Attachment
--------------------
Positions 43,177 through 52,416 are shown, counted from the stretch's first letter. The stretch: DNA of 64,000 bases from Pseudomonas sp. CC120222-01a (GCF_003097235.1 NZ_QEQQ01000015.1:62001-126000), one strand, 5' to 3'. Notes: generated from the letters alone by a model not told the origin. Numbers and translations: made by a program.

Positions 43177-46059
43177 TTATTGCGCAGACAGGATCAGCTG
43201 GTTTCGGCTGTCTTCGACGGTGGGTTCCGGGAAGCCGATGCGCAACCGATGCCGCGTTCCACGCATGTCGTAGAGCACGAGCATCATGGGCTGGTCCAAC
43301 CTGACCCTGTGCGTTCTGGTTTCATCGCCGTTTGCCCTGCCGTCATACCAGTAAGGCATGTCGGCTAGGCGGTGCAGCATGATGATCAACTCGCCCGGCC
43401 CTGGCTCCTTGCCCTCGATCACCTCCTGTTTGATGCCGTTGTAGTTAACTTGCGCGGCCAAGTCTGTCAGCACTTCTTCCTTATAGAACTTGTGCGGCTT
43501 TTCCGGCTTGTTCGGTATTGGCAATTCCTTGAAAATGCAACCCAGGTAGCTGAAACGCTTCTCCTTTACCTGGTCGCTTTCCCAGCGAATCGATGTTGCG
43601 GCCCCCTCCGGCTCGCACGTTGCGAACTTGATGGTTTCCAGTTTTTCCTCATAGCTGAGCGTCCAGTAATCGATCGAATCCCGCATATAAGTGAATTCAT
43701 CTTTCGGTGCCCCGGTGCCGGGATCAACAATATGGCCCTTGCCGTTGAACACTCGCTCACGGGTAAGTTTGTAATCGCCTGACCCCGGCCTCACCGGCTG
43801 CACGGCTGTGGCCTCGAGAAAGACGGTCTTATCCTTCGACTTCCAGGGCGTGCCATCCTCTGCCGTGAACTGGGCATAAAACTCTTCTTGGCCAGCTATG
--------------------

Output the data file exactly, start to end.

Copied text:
Positions 43,177 through 52,416 are shown, counted from the stretch's first letter. The stretch: DNA of 64,000 bases from Pseudomonas sp. CC120222-01a (GCF_003097235.1 NZ_QEQQ01000015.1:62001-126000), one strand, 5' to 3'. Notes: generated from the letters alone by a model not told the origin. Numbers and translations: made by a program.

Positions 43177-46059
43177 TTATTGCGCAGACAGGATCAGCTG
43201 GTTTCGGCTGTCTTCGACGGTGGGTTCCGGGAAGCCGATGCGCAACCGATGCCGCGTTCCACGCATGTCGTAGAGCACGAGCATCATGGGCTGGTCCAAC
43301 CTGACCCTGTGCGTTCTGGTTTCATCGCCGTTTGCCCTGCCGTCATACCAGTAAGGCATGTCGGCTAGGCGGTGCAGCATGATGATCAACTCGCCCGGCC
43401 CTGGCTCCTTGCCCTCGATCACCTCCTGTTTGATGCCGTTGTAGTTAACTTGCGCGGCCAAGTCTGTCAGCACTTCTTCCTTATAGAACTTGTGCGGCTT
43501 TTCCGGCTTGTTCGGTATTGGCAATTCCTTGAAAATGCAACCCAGGTAGCTGAAACGCTTCTCCTTTACCTGGTCGCTTTCCCAGCGAATCGATGTTGCG
43601 GCCCCCTCCGGCTCGCACGTTGCGAACTTGATGGTTTCCAGTTTTTCCTCATAGCTGAGCGTCCAGTAATCGATCGAATCCCGCATATAAGTGAATTCAT
43701 CTTTCGGTGCCCCGGTGCCGGGATCAACAATATGGCCCTTGCCGTTGAACACTCGCTCACGGGTAAGTTTGTAATCGCCTGACCCCGGCCTCACCGGCTG
43801 CACGGCTGTGGCCTCGAGAAAGACGGTCTTATCCTTCGACTTCCAGGGCGTGCCATCCTCTGCCGTGAACTGGGCATAAAACTCTTCTTGGCCAGCTATG